First-time Toronto novelist Jonathan Martin Dixit was formerly known as Jon Dixit, proprietor and ringmaster of the diamond in the rough and tough pub The Duke of Gloucester (649 Yonge St.).
‘The Duke’ was, and remains, a hidden Alice in Wonderland kind of place. Unlike Alice’s rabbit hole or looking glass, entry required a climb up a steep flight of stairs. During the hike, first-timers would catch their breath and say, “I’ve walked past this place a million times….” Predictably delighted by their find, all first-timers became second-timers and soon after entered the sacred realm of ‘regular’.
Here, Jon truly held court. He set the mood and pace, and orchestrated the ever-fluctuating atmosphere. During the first book talk I ever had with him, Jonathan made passing references to: Queequeg, from Melville’s Moby Dick, Archy, from Don Marquis’ indescribable 1927 poetry series Archy And Mehitabel (who competes with Kafka’s Gregor Samsa, as the most famous cockroach in the history of literature). Less surprising was mention of Jay Gatsby. Dixit also pointed out the obvious: The Duke of Gloucester is, in fact, Richard the Third! I was engaged and impressed.
Sometime later I learned that one of his favorite films was Casablanca and damn if he didn’t embody a contemporary ghost-of-Rick-Blaine vibe. But unlike the Bogart character, Jon frequently sat with the regulars and was not above blessing the table of, and providing instant warmth to, a new recruit. His profound niceness and openness could be disarming since he was perpetually dressed in black on black. The ensemble could include a calf-length slicker, sunglasses and boots. There was even a period when the boots were decked out with audible spurs. (A story has it than en route to Los Angeles, post 9/11, he was able to woo airport security and get through customs, boots and spurs intact.) And, harkening to Bogart’s Rick in Casablanca, Jon lived upstairs in a palatial pad directly above The Duke. There was always a kind of literary, if not mythic, aura about that.
As torn, frayed and riotous as The Duke appeared, one glaring and refreshing hallmark of the joint was the visual fact that all of the staff and many of the regulars valued reading. Paperbacks popped out at every break. Regulars, huddled somewhere behind the pool table or conspiratorially in a corner, formed impromptu and scheduled book clubs. If you listened carefully, names like Huck Finn and Houellebecq danced around the room.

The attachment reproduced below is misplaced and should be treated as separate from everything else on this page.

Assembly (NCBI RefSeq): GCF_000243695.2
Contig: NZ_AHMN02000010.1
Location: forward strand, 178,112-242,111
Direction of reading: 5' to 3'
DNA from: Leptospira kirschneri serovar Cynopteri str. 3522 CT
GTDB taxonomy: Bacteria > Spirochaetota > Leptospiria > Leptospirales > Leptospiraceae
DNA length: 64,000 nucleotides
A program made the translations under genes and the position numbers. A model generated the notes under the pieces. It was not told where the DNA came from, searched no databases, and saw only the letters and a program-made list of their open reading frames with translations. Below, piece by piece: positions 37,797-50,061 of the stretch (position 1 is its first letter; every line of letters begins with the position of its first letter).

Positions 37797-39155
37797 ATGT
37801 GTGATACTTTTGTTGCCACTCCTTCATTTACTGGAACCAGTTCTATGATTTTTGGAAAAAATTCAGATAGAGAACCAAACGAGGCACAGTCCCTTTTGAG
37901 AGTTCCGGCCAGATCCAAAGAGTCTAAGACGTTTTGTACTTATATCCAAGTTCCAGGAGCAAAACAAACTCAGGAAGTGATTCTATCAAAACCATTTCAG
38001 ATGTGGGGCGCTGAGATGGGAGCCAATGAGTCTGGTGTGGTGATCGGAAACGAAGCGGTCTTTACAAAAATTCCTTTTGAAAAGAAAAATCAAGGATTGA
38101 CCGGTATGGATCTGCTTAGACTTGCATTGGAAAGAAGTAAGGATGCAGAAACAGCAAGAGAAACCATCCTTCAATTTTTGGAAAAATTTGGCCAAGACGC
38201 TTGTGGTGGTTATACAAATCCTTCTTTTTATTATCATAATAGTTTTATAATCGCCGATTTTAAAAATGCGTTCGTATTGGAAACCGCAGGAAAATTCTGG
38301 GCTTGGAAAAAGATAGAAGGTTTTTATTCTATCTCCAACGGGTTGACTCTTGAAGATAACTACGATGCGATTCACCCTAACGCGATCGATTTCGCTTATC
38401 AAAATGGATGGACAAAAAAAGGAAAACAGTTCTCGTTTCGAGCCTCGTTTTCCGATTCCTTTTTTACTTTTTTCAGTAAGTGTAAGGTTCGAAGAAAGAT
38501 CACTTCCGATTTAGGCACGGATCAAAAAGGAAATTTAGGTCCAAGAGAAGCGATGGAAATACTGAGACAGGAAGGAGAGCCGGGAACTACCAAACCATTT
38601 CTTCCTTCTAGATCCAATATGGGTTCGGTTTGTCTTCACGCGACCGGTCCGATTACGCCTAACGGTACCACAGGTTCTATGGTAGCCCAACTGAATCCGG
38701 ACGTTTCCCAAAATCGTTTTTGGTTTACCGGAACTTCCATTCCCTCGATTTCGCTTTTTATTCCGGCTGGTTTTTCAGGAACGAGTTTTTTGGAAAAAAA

Celebrity literati included friends of the owner such as Hugh Cornwell (the leader and lynch-pin of seminal punk band The Stranglers) and the late great actor Pete Postlethwaite (nominated for an Oscar for his performance in In The Name of the Father). One year, Hugh flew over from the U.K. just to attend a TIFF party hosted by Jon at the Duke. The rock icon held a very informal court where, after pointing out that one of The Stranglers’ tunes on the Duke jukebox was never legally released and explaining the chords to his wonderful tune Golden Brown, Hugh spent the remainder of the evening full of fire as he discussed the writing of his first novel Window on the World, which was released and well-reviewed later that year.
Postlethwaite, as well, found a welcome oasis at the Duke when shooting, or flogging a film in Toronto. He became a friend and huge fan of Jon after an incident during the TIFF when Pete was forced to flee the Duke in the middle of watching a soccer match. Duty called and Pete had to head over to the Sutton Place to participate in a press conference for a film launch. Shortly after the forced departure, Pete’s team grabbed the lead and turned the game around. Dixit promptly engineered the delivery (via cab no less) of a pint of Guinness and a note with the updated score to the Sutton Place. In the midst of the photo and interview chaos the dutiful cabbie managed to place it before Pete. This stopped the show. Pete approached the note with curiosity and caution, then broke the silence with a roaring laugh and a toast to the Duke. The double beauty of the incident was the fact that the conference was being broadcast live via one of our local cable stations and those who were able to tear themselves from the game could watch this historic moment on the Duke’s auxiliary televisions. This is an excellent example how one can author life.
Postlethwaite became even more of a regular, and for weeks after could be seen there as he sat in isolation and poured through Ann Marie MacDonald’s hefty tome Fall On Your Knees. The only time his concentration broke was to order another pint, rave about the book to a surprised stranger or speak in hushed whispers to Jon.